1.  Session Control : Suppose now that we use the void()(returns a null value to the web browser) JavaScript function instead of alert(). We could change the DOM values inside this function and no navigation change state would occur. Oracle Weblogic server use “ADMINCONSOLESESSION” as a session main cookie, so if we start a new navigation to the same website in another browser instance, we’ll get a new “ADMINCONSOLESESSION”; we could change the session IDs in both instances by this payload : javascript: void(document.cookie=”ADMINCONSOLESESSION = <<another session ID>>”);
  2. XSS Shell.
  3. Phishing Attacks :Using Javascript, CSS or HTML an attacker can trick the victim to log in. The basic concept is to override the HTML of the current page to look identical to the login page. Little does the victim know, his credentials are sent to the attacker instead of to the website when trying to log in.  An attack vector for this kind of attack :
  1. Framework-based attacks :-Different attacks/exploitation could be provided with the help of a framework like BeEF, XSSF.


  1. Cross-Site Scripting Worms & Viruses : Using an application to host the malware code, triggers the purpose of second-order code injection issues, XSS worms and viruses take control over a Web browser and propagate by forcing it to copy the malware to other locations on the Web to infect others. XSS malware payloads could force the browser to send email, transfer money, delete/modify data, hack other websites, download illegal content, and many other forms of malicious activity. XSS exploits, typically HTML/JavaScript, use three ways to force browsers to send remote HTTP requests: Embedded HTML Tags, JavaScript DOM Objects, XMLHTTPRequest (XHR).XSS worm functions example :

-Access to local files from browser/ Screen-captures and send data to attacker :

So guys by this we come up to the end of this article,

See you soon, stay tuned 🙂

Best regards.


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Facebook Bug Bounty !

Hi guys,

I’ve recently got an email from Facebook Security Team confirming that i was rewarded regarding an issue that i’ve reported 2 months ago, it’s about 3 vulnerabilities so since it may take some time before they fix these bugs, Facebook decided to rewarded me.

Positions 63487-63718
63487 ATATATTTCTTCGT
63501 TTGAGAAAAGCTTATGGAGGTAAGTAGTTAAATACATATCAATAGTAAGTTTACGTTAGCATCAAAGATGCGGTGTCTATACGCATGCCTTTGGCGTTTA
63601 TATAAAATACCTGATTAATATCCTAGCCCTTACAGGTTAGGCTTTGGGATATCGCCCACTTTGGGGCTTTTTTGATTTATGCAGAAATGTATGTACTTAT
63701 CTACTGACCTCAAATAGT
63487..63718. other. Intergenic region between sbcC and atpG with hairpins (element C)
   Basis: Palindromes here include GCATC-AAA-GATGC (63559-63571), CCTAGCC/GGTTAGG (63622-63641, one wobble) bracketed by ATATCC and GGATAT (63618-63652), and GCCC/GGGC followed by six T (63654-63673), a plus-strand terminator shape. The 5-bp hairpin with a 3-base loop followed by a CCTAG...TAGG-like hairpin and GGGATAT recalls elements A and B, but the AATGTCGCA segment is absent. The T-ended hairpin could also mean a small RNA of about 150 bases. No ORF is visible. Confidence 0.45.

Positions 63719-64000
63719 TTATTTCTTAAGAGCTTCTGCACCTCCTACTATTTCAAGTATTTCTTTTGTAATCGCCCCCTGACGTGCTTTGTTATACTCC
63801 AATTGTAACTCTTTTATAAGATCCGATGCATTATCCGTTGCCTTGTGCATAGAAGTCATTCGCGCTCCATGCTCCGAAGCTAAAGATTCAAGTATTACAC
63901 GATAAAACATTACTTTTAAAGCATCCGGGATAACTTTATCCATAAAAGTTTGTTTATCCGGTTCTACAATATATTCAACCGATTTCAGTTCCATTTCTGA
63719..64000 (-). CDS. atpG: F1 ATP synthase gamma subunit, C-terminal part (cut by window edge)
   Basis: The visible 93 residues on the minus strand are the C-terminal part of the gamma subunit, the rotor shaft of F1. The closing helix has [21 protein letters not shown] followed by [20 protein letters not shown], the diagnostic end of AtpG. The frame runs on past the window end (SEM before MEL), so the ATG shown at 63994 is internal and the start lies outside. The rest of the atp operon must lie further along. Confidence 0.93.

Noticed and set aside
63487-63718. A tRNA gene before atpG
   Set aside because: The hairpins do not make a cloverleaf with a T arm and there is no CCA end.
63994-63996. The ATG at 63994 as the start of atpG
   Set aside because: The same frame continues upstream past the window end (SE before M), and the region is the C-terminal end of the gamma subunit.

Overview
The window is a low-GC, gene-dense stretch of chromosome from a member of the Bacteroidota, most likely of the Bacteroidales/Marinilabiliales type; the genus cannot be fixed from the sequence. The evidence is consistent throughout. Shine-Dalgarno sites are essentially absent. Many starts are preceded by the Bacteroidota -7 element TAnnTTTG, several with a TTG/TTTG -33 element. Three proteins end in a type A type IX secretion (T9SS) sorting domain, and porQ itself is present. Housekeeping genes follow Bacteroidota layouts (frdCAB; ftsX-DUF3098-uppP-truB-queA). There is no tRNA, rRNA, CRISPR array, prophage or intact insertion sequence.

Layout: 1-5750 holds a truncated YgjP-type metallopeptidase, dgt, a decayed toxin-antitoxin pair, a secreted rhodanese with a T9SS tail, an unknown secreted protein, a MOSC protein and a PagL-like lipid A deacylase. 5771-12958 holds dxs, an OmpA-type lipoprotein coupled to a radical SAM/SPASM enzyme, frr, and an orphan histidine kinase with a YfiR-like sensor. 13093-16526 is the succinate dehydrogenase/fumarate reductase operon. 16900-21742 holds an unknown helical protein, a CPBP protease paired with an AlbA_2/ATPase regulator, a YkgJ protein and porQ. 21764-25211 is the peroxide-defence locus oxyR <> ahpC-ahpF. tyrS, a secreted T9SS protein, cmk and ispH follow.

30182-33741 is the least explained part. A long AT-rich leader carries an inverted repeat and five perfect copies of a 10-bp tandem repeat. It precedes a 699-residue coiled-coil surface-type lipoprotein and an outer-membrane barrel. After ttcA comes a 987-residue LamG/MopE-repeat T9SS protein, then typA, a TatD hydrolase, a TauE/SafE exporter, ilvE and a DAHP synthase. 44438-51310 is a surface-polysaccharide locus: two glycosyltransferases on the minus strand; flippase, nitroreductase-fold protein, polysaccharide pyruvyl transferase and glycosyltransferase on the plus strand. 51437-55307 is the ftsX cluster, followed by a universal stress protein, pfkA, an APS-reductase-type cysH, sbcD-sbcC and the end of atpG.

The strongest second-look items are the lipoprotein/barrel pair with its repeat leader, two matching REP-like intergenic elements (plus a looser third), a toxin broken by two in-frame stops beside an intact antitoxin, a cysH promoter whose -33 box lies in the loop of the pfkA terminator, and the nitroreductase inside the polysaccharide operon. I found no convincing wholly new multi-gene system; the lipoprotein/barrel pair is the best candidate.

vulns including :

– Link Shim Protection Bypass – Open redirect. (confirmed)

– 2nd Open redirect ( i was not the first to disclose it ).

-Send Invitation to Event functionality.

-Privacy Selector Bypass lead to post on users wall via Facebook Wi-Fi Check in Hotspots.


Stay tuned.. 🙂

Nice articles are coming soon.

JSON Based Attack Techniques (XSS) Part#1

Hi Everyone,

I want to talk about some advanced attacks and potential security flaws especially when using JSON Applications that can lead to Data Injection/Session Hijacking issues.

In this 1st part i’ll talk about a particular kind of vulnerabilities in web applications that are vulnerable more and more to XSS vulnerabilities that are reflected in non HTML responses, For example : JSON. Before I go further, i want to define JSON : JavaScript Object Notation (JSON) is a simple, text-based data transfer format that is used to transmit data between a server and web applications, it’s widely used as a transport mechanism in AJAX applications. I’ll not give some JSON code samples you can find it over the net. In general, every expression that is valid in JavaScript is also valid in JSON.

So in order to apply our tests we have to know that JSON data objects can be evaluated. So, this feature helps to overcome the security restrictions applied by the SOP (same origin policy). However, we can use scripts to communicate and transmit data by the nature of AJAX applications.

Hacking JSON consist on the following typical Fuzzing techniques :

– Array overwrite.

-Large/negative numbers.

-Symbols like <@’_”%/–.

-Additional serialized objects.

As i mentioned before i’ll demonstrate an example of exploiting an XSS vulnerability. But exploiting XSS vectors against Internet Explorer is more than an “alert(‘XSS’)” and as we all know it’s a little bit hard in this situation because browsers pop up the file download instead of rendering the response when the returned content-type is application/json or application/javascript or application/json-rpc.


Thus, the only solution is to bypass JSON parsing mechanism to indirectly exploit this issue, before we move to the trick that will allow us to attack the vulnerable application (IE versions below 10), I want to explain how Microsoft Internet Explorer Filters works. Recently i had a chance to explore how this filters prevent such attacks :